A limited agenda made for a short City Council night on Monday, Feb. 13. At least two in attendance (no names will be mentioned) ran out between meetings to take care of Valentine’s Day obligations when, despite starting 15 minutes late, the Administrative and Public Works Committee meeting finished its business shortly after 6 p.m. and Planning and Development did not start until 7:15. It was that kind of night.
A&PW approved two library expenditures: library automation computer services and building automation services. Then some time next year such expenditures will be taken over by the Library Board of Trustees. No one mentioned the shift and the items passed without comment both at Committee and at Council on the Consent Agenda.
The success of Evanston’s lone micro-distillery has prompted another change in the law. Matching state law, FEW Spirits, which started production late last year, will have its output limit tripled. An amendment to the liquor code was introduced without debate to allow FEW to “manufacture and store [up] to 15,000 gallons” of distilled spirits per year.
Planning and Development addressed only two issues. First, Rollin’ in the Dough catering on Noyes Street will move from its current location and at least part of its present space will house Ice & A Slice Pizza and Italian ice restaurant. The restaurant will be take-out only, said its representative, Dennis Doyle. The measure was introduced without debate and will be on the agenda in two weeks for final passage.
The Unity Nursery School will move to 829 Foster from its current location at Ridge and Noyes. The part-time nursery school moves to a larger first-floor space. Although the school has no plans to expand immediately, a representative said, the new space will allow for an additional classroom of up to 20 kids.
As they entered via the new stairs on the west side of the Civic Center, Evanston residents found a section roped off just inside the door to the left. Behind the ropes sat a large eagle sculpture. Mayor Elizabeth Tisdahl announced that it is a gift from Marjorie and Charles Benton, who also gave the City four Native American tapestries. Locations for the art works have yet to be determined.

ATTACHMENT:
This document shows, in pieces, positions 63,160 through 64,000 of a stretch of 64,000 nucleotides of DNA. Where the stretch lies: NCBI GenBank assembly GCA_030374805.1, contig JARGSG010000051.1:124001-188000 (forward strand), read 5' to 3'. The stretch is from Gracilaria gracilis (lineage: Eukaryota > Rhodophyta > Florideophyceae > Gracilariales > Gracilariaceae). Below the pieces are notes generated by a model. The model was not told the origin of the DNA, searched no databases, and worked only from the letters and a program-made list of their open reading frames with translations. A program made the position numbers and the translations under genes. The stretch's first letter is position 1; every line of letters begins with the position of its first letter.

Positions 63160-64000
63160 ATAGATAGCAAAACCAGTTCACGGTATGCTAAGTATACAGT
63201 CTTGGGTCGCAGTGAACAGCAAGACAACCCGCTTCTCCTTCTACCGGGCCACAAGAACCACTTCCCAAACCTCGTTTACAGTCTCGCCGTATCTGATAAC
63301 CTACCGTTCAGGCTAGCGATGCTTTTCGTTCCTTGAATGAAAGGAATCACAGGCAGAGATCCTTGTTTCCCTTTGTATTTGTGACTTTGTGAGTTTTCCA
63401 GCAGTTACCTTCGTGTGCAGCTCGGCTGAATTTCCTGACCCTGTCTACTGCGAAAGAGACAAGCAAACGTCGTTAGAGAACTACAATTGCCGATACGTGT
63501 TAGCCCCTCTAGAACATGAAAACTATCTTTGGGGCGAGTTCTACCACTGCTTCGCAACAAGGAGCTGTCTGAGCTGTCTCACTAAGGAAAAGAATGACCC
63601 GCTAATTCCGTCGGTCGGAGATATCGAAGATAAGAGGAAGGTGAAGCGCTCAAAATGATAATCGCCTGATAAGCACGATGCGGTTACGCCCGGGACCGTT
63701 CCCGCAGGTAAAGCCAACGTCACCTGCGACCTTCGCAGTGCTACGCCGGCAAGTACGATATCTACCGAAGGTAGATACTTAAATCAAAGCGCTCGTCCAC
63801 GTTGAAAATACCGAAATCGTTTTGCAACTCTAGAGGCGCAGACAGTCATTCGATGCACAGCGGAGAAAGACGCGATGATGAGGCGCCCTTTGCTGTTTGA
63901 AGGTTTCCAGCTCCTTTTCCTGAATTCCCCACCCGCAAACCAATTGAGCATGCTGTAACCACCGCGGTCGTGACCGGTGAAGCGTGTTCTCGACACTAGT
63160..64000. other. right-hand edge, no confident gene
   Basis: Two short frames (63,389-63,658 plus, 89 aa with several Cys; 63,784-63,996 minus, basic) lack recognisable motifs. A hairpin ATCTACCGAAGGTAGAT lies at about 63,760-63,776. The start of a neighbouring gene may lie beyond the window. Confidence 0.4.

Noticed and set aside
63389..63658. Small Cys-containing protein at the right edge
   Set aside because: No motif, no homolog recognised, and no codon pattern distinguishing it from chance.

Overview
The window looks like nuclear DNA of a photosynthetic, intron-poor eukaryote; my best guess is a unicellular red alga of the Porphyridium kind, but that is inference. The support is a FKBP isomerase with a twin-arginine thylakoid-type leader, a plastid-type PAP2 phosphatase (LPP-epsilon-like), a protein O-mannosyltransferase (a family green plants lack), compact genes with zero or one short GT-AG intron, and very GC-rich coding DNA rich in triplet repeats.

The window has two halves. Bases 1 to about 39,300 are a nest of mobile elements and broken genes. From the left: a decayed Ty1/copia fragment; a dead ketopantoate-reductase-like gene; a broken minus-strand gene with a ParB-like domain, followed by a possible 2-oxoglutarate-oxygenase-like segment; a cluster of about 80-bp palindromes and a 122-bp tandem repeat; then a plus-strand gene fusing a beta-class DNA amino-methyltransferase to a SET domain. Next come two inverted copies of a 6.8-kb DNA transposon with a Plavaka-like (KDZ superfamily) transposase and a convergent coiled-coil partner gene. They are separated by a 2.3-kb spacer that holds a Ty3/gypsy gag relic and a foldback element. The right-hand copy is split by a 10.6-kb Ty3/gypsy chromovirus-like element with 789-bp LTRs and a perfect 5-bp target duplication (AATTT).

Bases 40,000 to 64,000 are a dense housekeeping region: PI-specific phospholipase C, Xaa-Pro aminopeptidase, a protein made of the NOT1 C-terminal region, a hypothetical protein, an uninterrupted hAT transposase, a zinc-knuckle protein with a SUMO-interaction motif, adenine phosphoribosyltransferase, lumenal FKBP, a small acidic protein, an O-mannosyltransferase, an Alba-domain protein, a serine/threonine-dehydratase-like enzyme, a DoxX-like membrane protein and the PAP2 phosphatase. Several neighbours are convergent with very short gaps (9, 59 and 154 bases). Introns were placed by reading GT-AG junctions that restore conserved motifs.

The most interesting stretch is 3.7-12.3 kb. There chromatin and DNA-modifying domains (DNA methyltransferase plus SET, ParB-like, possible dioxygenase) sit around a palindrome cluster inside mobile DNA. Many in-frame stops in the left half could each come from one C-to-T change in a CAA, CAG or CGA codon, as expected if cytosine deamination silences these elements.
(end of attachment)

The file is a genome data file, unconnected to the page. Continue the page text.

Robert Pompey of the City’s Public Works Department received a service award from the American Public Works Association, announced Public Works Director Suzette Robinson. The operator of a recycling collection vehicle, Mr. Pompey often finishes his route early and goes back out to help others complete their work, she said. While he is a quiet man on the surface, he has contributed valuable ideas to help make the department better and more efficient, she said. Congratulations to Mr. Pompey.
On the agenda also was continuing taxpayer support for the Technology Innovation Center (TIC, or simply the “Incubator”), this time in the form of a $25,000 grant for the first quarter in 2012. The measure was initially passed last year with the proviso that TIC would work with the City with a goal of keeping in Evanston businesses that graduate from the incubator. Alderman Coleen Burrus, 9th Ward, voted against the measure Monday night, saying that the purpose of an incubator is to foster small businesses, then have them move out into the community. “I don’t see that happening here,” she said.
Aldermen Mark Tendam, 6th Ward, and Jane Grover, 7th Ward, voted yes, but said that “measurable outcomes” (Tendam) and “performance metrics” (Grover) leading to greater results were the goal. The goal is to “wean TIC from its need for City support,” said Ald. Grover. The measure passed 7-1 with Ald. Burrus the lone no vote.